In 2002, when I was making about $525 a week as a graphic designer, I purchased a home with a $66,000 mortgage. To make a long story short, I'm now part time, unable to make my mortgage payments unless I take money out of my 401K (bad idea), and my current credit score is 570 because my emergency fund is gone. I've been putting purchases on my credit cards, and I can't find a second job because I live in a very depressed area. My question is: which of the following courses of action would screw my credit up the least? a. stop paying on my credit cards so I can afford my mortgage b. Stop paying my mortgage so I can pay my credit cards (resulting in foreclosure on a house I can't afford to keep anyway) I've talked to my lender a few times but they aren't interested in modifying my loan because I have too much debt. It seems they'd rather take the house in foreclosure than accept lower monthly payments. I've also talked to debt modification companies but they want more money than I make in a month to pay my cards down quicker. Any ideas? I'm also considering selling the house in a short sale, but was told that also screws up my credit.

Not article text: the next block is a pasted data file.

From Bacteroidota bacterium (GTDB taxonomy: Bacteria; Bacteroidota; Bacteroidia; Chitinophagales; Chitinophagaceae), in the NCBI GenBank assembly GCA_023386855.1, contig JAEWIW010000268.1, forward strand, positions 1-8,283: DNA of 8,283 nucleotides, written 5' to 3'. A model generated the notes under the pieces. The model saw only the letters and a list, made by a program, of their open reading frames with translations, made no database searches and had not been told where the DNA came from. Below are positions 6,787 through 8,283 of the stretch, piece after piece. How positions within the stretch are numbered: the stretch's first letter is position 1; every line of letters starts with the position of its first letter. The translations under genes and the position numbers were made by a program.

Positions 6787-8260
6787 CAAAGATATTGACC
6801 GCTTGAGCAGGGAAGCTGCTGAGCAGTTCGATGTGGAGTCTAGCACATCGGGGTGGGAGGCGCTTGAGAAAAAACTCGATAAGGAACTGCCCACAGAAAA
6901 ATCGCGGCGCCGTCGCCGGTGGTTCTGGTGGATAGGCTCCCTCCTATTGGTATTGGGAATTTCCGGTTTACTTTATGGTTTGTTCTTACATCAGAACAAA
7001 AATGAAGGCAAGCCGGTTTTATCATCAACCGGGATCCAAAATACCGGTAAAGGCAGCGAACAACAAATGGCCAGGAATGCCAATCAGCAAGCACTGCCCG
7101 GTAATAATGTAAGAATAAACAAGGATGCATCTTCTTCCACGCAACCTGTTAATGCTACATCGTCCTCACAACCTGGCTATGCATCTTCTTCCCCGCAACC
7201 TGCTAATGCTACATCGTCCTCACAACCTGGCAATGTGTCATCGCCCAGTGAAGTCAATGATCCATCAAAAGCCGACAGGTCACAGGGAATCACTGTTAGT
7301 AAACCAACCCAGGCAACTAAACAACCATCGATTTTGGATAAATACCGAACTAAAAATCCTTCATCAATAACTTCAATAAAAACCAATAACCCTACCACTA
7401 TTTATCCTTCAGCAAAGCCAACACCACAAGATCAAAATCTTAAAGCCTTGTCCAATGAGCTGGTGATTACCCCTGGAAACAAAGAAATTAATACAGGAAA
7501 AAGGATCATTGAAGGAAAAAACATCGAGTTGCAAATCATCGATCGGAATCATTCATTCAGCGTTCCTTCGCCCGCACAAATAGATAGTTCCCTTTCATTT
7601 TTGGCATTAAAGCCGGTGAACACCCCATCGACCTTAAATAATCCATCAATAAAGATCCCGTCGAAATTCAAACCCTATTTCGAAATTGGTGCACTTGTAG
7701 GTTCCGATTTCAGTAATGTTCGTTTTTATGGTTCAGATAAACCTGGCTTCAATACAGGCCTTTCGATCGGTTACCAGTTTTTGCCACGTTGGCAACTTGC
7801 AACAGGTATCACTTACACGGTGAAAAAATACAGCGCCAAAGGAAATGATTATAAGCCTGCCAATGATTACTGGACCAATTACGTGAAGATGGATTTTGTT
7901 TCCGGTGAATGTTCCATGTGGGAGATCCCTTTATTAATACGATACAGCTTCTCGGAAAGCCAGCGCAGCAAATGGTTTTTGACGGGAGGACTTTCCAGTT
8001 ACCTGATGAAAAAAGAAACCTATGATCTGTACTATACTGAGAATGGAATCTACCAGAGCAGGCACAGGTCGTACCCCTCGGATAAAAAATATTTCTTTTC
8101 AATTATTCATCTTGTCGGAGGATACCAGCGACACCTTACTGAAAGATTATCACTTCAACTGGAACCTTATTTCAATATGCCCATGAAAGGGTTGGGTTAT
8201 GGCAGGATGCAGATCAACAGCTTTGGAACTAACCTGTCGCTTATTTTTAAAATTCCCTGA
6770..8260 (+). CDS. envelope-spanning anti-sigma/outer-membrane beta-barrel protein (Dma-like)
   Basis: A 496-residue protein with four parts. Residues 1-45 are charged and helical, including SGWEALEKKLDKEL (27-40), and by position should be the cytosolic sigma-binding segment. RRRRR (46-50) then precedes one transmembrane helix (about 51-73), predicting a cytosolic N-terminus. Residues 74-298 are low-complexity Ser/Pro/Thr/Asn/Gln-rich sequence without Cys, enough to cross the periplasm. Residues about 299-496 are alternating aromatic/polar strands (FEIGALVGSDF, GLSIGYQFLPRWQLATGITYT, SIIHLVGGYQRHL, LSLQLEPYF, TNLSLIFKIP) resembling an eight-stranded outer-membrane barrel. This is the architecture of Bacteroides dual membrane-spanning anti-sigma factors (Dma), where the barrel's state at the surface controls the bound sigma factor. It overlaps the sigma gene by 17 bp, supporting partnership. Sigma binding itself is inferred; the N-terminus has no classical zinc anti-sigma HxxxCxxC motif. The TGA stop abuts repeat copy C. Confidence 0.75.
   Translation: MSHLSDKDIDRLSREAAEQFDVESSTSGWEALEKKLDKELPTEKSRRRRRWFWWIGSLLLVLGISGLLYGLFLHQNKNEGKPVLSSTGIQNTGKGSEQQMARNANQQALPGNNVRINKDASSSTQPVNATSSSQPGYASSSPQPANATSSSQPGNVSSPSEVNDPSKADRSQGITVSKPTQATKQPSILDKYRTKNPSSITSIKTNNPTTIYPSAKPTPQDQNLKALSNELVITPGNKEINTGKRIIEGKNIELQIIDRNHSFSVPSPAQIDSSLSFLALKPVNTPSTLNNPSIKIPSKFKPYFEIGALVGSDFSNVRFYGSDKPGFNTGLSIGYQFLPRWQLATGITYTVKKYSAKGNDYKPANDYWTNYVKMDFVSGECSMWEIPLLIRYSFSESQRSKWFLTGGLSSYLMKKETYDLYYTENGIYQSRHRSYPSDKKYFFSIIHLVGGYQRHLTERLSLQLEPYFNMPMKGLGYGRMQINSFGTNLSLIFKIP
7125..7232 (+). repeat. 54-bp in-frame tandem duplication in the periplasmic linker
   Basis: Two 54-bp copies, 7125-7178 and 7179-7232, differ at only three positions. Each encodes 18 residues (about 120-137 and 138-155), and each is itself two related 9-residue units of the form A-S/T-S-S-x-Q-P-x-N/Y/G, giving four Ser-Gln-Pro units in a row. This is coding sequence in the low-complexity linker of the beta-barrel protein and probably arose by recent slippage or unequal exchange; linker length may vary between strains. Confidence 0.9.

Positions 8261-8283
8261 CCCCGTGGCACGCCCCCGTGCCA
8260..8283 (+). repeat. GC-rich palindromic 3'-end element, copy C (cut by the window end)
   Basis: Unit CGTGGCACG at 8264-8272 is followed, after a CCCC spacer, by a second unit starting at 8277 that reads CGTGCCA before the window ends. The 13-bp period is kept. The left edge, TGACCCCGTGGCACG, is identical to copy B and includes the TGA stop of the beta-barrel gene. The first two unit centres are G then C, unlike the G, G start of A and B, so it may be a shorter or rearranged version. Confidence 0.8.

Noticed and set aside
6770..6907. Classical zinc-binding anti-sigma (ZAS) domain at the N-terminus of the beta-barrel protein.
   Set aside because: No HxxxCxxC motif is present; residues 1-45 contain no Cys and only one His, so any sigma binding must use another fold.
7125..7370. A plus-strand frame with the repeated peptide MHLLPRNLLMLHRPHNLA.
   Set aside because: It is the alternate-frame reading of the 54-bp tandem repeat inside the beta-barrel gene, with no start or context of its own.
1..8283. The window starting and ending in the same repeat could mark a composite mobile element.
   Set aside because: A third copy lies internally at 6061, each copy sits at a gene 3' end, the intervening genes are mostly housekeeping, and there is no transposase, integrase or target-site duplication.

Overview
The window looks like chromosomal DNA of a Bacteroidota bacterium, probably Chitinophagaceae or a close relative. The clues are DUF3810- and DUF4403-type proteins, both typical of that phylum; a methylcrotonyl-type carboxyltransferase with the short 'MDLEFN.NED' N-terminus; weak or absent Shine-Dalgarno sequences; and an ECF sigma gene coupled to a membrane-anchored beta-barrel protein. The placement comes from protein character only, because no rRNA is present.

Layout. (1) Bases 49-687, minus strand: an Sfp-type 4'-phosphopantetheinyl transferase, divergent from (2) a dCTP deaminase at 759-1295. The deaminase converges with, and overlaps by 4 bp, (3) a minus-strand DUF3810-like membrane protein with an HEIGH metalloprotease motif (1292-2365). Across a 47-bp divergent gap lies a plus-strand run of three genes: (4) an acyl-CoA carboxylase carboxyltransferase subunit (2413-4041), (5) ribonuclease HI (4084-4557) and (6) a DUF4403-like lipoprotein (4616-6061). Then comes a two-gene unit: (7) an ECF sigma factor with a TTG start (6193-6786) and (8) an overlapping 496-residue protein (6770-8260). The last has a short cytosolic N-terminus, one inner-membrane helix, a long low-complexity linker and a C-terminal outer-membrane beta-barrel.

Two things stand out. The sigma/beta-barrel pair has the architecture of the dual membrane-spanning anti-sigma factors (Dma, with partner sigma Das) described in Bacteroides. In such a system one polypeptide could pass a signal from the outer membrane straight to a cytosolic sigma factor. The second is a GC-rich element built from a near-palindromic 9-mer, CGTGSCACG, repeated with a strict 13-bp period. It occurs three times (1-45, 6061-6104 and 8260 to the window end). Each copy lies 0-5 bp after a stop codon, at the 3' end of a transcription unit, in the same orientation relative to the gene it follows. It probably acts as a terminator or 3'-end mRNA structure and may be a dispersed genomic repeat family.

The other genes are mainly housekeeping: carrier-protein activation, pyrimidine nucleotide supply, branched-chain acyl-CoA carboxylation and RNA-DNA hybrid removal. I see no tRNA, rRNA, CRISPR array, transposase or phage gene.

To answer your question directly, generally speaking, defaulting on your mortgage tends to be more severe of a negative impact on your credit compared to defaulting on your credit cards. Typically, it is advisable that if you had to pick and choose which one to pay, the preference should be the mortgage. However, if you can't can't afford to pay the mortgage, even if you have stopped paying the credit cards, then doing a loan modification is would be the next logical step. Unfortunately, you have tried that route with no success. I recommend taking a look at the Making Homes Affordable web site to see if there are any other alternative ways to modifying your home mortgage.
If you still run into the problem that the lender will not modify your mortgage because of the amount of unsecured debt you have. I recommend that you take a look at the different debt consolidation options to see if that will help you qualify. Normally when you consolidate your debt you tend to lower your overall monthly payments. This may put you in a better position to qualify for a modification. Please also review all of your debt relief options.
If you still are unable to qualify for a modification you may want to consider doing a short sale. To learn more about the differences between a short sale, deed in lieu, and foreclosure please read an article I wrote A Deed In Lieu Of Foreclosure vs. A Short Sale.
Ultimately, there is no simple solution to this situation, and if you find that none of these routes work out for you, I encourage you to speak with a licensed bankruptcy attorney in your state.
I hope this information helps you Find, Learn. Save.